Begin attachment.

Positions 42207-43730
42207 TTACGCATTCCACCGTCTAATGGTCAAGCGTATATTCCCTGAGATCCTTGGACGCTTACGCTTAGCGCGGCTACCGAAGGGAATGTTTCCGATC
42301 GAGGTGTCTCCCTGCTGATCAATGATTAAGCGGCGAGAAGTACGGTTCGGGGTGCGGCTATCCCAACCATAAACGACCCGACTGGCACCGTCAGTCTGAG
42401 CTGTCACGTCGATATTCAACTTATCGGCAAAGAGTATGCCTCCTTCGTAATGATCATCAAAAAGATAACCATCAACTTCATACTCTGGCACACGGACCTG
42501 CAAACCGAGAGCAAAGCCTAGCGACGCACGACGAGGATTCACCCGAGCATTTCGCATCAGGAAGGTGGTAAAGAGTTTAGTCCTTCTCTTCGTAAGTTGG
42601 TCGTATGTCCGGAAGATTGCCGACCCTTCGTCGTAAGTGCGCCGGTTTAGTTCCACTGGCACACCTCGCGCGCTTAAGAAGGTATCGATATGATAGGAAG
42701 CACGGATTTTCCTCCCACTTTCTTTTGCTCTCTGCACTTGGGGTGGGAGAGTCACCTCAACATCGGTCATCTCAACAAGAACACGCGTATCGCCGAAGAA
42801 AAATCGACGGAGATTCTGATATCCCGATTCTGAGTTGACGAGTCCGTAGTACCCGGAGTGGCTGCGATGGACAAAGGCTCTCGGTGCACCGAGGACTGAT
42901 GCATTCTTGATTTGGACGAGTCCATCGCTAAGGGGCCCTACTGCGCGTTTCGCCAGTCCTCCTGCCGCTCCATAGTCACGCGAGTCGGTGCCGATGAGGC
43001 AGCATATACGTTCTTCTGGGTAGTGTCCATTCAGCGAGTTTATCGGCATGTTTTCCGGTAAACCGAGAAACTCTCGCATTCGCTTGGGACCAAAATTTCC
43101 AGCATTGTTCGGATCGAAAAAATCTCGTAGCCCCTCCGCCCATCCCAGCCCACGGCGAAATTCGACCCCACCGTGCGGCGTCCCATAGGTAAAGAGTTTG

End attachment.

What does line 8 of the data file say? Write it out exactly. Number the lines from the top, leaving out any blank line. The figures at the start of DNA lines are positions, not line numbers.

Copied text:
42801 AAATCGACGGAGATTCTGATATCCCGATTCTGAGTTGACGAGTCCGTAGTACCCGGAGTGGCTGCGATGGACAAAGGCTCTCGGTGCACCGAGGACTGAT